by Summary Genie

  • Votes: 2

    The Sympathizer

    by Viet Thanh Nguyen

  • Votes: 1

    Rendezvous with Rama

    by Arthur C. Clarke

  • Votes: 1

    A Man in Full

    by Tom Wolfe

  • Votes: 1

    The Historian

    by Elizabeth Kostova

  • Votes: 1

    I Am Charlotte Simmons

    by Tom Wolfe

  • Votes: 1

    The Half Theft

    by Brooke Nelson

  • Votes: 1

    The Space Between Worlds

    by Micaiah Johnson

  • Votes: 1

    The Silent Patient

    by Alex Michaelides

    The instant #1 New York Times bestseller "An unforgettable—and Hollywood-bound—new thriller... A mix of Hitchcockian suspense, Agatha Christie plotting, and Greek tragedy." —Entertainment Weekly The Silent Patient is a shocking psychological thriller of a woman’s act of violence against her husband—and of the therapist obsessed with uncovering her motive. Alicia Berenson’s life is seemingly perfect. A famous painter married to an in-demand fashion photographer, she lives in a grand house with big windows overlooking a park in one of London’s most desirable areas. One evening her husband Gabriel returns home late from a fashion shoot, and Alicia shoots him five times in the face, and then never speaks another word. Alicia’s refusal to talk, or give any kind of explanation, turns a domestic tragedy into something far grander, a mystery that captures the public imagination and casts Alicia into notoriety. The price of her art skyrockets, and she, the silent patient, is hidden away from the tabloids and spotlight at the Grove, a secure forensic unit in North London. Theo Faber is a criminal psychotherapist who has waited a long time for the opportunity to work with Alicia. His determination to get her to talk and unravel the mystery of why she shot her husband takes him down a twisting path into his own motivations—a search for the truth that threatens to consume him....
  • Votes: 1

    The Light Brigade

    by Kameron Hurley

  • Votes: 1

    Vlad the Impaler

    by Captivating History

  • Votes: 1

    ONE HAND ON THE SINK

    by Ken McCarthy

  • Votes: 1

    Replay

    by Ken Grimwood

  • Votes: 1

    Fight Club

    by Chuck Palahniuk

    Every weekend, in basements and parking lots across the country, young men with good white-collar jobs and absent fathers take off their shoes and shirts and fight each other barehanded for as long as they have to. Then they go back to those jobs with blackened eyes and loosened teeth and the sense that they can handle anything. Fight Club is the invention of Tyler Durden, projectionist, waiter and dark, anarchic genius. And it's only the beginning of his plans for revenge on a world where cancer support groups have the corner on human warmth.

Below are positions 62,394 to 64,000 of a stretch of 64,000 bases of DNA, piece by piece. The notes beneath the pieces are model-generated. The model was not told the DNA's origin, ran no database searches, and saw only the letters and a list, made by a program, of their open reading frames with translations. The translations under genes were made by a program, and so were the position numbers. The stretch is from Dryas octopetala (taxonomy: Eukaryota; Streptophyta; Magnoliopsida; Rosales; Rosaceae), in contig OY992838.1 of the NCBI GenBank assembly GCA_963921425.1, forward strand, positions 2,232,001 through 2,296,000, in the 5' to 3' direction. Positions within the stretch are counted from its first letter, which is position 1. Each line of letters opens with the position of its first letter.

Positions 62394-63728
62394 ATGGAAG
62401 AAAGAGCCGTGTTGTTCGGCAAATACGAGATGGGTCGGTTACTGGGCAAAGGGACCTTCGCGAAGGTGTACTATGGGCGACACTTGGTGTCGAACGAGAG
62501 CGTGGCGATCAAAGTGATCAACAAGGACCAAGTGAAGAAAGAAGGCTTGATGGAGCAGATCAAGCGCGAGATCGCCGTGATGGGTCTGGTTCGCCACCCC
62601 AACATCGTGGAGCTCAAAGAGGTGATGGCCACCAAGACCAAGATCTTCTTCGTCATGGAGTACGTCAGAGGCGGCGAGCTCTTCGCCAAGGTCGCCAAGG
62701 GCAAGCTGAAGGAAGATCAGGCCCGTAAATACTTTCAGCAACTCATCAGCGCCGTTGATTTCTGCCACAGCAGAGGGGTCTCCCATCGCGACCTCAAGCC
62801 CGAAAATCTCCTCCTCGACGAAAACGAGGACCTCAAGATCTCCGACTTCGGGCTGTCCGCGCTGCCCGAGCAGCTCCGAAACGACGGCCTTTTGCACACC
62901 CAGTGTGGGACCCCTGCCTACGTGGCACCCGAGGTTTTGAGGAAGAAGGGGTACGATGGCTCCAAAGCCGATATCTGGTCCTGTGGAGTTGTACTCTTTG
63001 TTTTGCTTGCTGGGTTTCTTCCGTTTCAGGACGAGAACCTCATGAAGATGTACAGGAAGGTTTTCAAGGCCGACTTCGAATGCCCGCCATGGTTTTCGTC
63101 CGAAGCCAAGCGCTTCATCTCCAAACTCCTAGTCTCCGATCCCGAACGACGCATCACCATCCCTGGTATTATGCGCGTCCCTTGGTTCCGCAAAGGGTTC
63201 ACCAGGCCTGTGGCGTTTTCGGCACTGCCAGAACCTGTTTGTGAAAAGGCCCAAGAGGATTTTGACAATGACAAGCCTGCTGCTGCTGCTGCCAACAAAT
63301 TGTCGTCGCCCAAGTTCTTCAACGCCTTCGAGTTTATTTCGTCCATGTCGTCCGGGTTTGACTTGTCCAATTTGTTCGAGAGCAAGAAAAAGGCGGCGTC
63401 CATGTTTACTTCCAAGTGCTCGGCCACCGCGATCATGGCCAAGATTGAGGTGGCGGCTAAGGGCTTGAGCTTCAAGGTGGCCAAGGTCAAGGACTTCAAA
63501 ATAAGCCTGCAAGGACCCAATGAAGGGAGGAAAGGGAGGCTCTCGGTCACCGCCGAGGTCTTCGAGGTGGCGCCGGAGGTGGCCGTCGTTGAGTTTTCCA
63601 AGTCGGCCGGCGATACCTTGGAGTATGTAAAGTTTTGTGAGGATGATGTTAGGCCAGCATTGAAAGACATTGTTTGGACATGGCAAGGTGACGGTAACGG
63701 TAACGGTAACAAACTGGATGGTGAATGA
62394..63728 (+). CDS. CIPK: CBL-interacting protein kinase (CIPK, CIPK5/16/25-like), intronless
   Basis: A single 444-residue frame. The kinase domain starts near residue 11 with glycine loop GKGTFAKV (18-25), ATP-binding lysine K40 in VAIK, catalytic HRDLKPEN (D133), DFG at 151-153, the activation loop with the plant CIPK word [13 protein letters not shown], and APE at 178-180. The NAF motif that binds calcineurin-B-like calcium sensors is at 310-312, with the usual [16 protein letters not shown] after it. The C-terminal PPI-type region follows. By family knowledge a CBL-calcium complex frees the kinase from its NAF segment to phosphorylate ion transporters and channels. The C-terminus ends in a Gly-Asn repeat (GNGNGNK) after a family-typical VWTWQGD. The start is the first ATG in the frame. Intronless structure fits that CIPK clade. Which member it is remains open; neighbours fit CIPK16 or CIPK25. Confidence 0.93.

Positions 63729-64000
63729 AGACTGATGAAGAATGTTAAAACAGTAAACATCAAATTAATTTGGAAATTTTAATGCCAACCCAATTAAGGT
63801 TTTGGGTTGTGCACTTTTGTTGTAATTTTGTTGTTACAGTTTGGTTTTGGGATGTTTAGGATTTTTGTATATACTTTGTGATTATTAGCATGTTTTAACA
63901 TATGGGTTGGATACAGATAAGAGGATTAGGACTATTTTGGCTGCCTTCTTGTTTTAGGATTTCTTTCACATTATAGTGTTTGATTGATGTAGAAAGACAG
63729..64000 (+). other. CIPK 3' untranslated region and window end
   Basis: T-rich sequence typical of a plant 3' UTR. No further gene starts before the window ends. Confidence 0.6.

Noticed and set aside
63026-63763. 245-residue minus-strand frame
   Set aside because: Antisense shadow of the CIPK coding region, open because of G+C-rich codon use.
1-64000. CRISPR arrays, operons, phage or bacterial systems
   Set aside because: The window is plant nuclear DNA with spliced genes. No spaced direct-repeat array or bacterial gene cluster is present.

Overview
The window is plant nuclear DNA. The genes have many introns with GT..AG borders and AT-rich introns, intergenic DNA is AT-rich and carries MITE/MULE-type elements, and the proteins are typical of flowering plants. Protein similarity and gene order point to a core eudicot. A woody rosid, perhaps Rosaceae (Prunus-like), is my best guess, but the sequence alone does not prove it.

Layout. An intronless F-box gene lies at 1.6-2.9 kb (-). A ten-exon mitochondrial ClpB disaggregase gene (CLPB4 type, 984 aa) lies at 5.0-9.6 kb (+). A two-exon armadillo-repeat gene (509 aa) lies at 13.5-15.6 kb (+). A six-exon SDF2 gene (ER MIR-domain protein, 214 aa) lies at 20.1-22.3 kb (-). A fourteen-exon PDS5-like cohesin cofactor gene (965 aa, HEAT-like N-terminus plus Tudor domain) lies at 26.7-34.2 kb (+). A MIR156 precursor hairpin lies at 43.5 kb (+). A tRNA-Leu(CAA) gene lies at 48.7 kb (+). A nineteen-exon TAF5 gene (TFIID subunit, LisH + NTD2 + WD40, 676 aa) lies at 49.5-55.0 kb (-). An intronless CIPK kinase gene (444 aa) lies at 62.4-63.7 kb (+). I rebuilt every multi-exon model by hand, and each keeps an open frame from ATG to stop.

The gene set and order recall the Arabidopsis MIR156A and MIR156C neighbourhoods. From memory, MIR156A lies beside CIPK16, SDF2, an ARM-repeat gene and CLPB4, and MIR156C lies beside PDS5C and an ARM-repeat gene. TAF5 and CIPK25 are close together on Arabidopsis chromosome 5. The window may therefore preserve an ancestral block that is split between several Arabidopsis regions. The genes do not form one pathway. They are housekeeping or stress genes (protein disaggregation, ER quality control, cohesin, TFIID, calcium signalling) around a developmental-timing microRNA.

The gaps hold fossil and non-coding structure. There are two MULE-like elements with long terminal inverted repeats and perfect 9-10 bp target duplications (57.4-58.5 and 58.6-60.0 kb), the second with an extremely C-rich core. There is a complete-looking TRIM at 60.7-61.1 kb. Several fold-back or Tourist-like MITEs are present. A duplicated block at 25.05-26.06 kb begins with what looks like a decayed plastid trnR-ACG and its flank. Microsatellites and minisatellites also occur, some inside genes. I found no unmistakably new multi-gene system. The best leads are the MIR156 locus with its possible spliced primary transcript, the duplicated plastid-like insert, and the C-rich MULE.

• Votes: 1

    Kafka on the Shore

    by Haruki Murakami

  • Votes: 1

    The Old Wives' Tale

    by Arnold Bennett

  • Votes: 1

    A Suitable Boy

    by Vikram Seth

  • Votes: 1

    The Fifth Season

    by N. K. Jemisin

    "Intricate and extraordinary." - New York Times on The Fifth Season (A New York Times Notable Book of 2015) WINNER OF THE HUGO AWARD FOR BEST NOVEL 2016 This is the way the world ends...for the last time. A season of endings has begun. It starts with the great red rift across the heart of the world's sole continent, spewing ash that blots out the sun. It starts with death, with a murdered son and a missing daughter. It starts with betrayal, and long dormant wounds rising up to fester. This is the Stillness, a land long familiar with catastrophe, where the power of the earth is wielded as a weapon. And where there is no mercy. For more from N. K. Jemisin, check out: The Inheritance Trilogy The Hundred Thousand Kingdoms The Broken Kingdoms The Kingdom of Gods The Inheritance Trilogy (omnibus edition) Shades in Shadow: An Inheritance Triptych (e-only short fiction) The Awakened Kingdom (e-only novella) Dreamblood Duology The Killing Moon The Shadowed Sun The Broken EarthThe Fifth SeasonThe Obelisk Gate
  • Votes: 1

    In der Nacht

    by Dennis Lehane